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Newlyweds Separated By Bureaucracy


Now we have the story of newlyweds separated by an ocean. They are among many people left in limbo as President Trump's administration slows the flow of refugees to the United States to historically low levels. Here's Matt Katz of our member station WNYC.

MATT KATZ, BYLINE: In many ways, Andre Twendele and Lisette Lukoji are typical newlyweds. They're affectionate, doting. They chat by phone every day.

ANDRE TWENDELE: Oh, my God. We talk about everything. What did you eat? What are you doing? When are you going to sleep?

KATZ: But they haven't seen each other in more than a year. Andre and Lisette are refugees who fled the Democratic Republic of Congo. Andre landed in the United States just days before the election of President Trump. Lisette remains stuck in a refugee camp in Malawi. Their story begins 12 years ago in Central Africa. Back then, Andre was a law student.

TEWNDELE: I like to defend people, to stand for people.

KATZ: He and his friends were arrested for leading a protest in opposition to the authoritarian rule of Congolese President Joseph Kabila. One night, Andre says the jail guards marched them out of their cells and deep into the forest. Andre had become friendly with one of the guards. So when they lined the students up, this guard made sure Andre was last. The first seven were shot and killed. Then the guard pretended to shoot Andre. He dropped, played dead.

TEWNDELE: It was very, very bad. People died in my presence. My friends, they died in my presence.

KATZ: Andre waited until the guards were gone and walked for hours, eventually hitching a ride to the Dzaleka Refugee Camp in Malawi.

TEWNDELE: So I start a new life, and it was not easy.

KATZ: He fought hunger and illness and loneliness. Then, eight years into his life there, a woman named Lisette Lukoji walked into the camp, barefoot. Lisette says she also suffered under President Kabila. She says the regime jailed her after a dispute with her uncle, forcing her to leave her 2-year-old daughter, Lorette, behind. And she says three prison guards raped her. She escaped and made her way to the refugee camp. The transition was hard on Lisette. Yet, amid the misery, she fell in love.

LISETTE LUKOJI: (Speaking French).

KATZ: "Love just happens," she says, "I love him."

TEWNDELE: I love her because she can complete something that miss in me.

KATZ: They got married right there in the camp. They moved in together in the home he had made of mud and sticks. They had no electricity, no running water, no work. Still, they had hope.

Andre had earned a college equivalency degree at an American college program set up at the camp. Then, after extensive screening, he was approved to be resettled in the U.S. But he had started the application process before he met Lisette. Lisette would have to stay behind.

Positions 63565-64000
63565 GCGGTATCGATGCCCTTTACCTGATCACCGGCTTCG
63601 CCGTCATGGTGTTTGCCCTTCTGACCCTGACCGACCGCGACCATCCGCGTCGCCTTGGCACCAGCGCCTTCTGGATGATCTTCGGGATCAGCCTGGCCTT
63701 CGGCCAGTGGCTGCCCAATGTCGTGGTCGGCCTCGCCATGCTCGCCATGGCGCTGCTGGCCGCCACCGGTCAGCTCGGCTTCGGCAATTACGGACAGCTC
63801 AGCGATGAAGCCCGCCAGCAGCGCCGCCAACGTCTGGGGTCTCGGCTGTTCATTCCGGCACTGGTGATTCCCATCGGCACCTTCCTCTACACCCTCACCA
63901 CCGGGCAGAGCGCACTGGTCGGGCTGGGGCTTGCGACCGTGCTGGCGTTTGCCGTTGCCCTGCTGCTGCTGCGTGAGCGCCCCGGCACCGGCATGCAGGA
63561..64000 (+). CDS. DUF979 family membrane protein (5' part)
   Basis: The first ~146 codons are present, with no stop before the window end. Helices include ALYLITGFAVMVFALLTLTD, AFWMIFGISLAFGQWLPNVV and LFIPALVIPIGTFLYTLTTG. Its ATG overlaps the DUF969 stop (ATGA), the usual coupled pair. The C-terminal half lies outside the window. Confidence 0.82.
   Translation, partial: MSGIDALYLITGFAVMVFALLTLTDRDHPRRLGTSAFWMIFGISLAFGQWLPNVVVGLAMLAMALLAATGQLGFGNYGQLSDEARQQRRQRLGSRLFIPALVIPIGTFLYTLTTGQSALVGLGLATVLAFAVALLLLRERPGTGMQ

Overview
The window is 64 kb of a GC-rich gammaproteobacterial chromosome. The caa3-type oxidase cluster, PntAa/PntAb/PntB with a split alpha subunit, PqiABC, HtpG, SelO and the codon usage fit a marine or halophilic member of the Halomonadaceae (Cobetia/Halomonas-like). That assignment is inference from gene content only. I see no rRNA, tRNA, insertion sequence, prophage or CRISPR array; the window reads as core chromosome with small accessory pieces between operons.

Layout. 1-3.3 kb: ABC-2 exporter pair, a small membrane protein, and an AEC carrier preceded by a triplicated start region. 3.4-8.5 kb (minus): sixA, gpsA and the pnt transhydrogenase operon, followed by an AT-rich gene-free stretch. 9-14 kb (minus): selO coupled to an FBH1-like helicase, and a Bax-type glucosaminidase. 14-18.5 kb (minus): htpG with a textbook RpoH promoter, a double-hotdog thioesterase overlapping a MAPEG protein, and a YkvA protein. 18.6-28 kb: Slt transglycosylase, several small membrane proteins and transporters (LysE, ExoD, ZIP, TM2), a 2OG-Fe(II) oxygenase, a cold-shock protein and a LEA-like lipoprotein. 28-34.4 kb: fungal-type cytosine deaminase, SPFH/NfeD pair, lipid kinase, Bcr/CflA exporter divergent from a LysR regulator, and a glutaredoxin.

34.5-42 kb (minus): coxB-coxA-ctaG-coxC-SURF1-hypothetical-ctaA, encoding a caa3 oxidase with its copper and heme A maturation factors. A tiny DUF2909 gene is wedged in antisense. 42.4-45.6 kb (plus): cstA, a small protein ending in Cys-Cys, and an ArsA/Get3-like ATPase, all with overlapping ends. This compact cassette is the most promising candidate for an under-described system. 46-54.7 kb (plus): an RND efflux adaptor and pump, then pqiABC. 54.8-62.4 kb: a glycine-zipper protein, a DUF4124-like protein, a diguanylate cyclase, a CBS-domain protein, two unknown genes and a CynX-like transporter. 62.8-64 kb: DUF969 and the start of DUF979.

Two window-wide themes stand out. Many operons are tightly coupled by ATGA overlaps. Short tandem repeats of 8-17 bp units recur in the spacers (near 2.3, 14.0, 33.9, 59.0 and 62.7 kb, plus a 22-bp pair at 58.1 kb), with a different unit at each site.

TEWNDELE: I was crying like a baby. So it was not easy.

KATZ: He had been a refugee for 11 years, 11 years of being stuck. So it was decided - Andre would take this opportunity and go. Lisette would stay and then follow him to America.

TEWNDELE: She told me that, no, just go. I know that you are my husband. You love me. And you will do your best to help me so I can join you there in USA.

KATZ: According to the U.N., every minute, 20 people are displaced from their homes somewhere around the world due to persecution or conflict. The U.S. has resettled 3 million refugees since 1980. And over the last three years, more refugees came to the U.S. from Congo than anywhere else. But now...

TEWNDELE: With our new president, everything is tough.

KATZ: As a candidate and president, Trump has questioned the mix of immigrants coming to the U.S. His administration has slashed the number of refugees allowed into the country to the lowest level in nearly 40 years, citing lax security screening. Two weeks ago, he allegedly used vulgar language to refer to African countries.

LUKOJI: (Speaking French).

KATZ: Lisette has applied for a visa, but she has no idea if and when she'll be able to rejoin her husband. Nonetheless, Andre is building a life in America for her but without her.

On a break, in the middle of his overnight shift at a seafood packaging plant in Elizabeth, N.J., Andre made sure to call Lisette before heading back to work. The crew processes fish flown in from across the world. All but two of the dozen or so workers I meet are immigrants.

CHARLES: I'm from Nigeria. My name is Charles.

ANI: My name is Ani. I'm from the Philippines.

AMOS: I'm Amos from Liberia, West Africa.

KATZ: Many in this new generation of refugees are worried that they won't be able to bring their families here. For now, Andre sends money he makes at the plant to Lisette. She uses it to buy food and to charge her cellphone. For NPR News, I'm Matt Katz.


INSKEEP: This story is part of a WNYC series called Unsettled. It's a look at the global refugee crisis.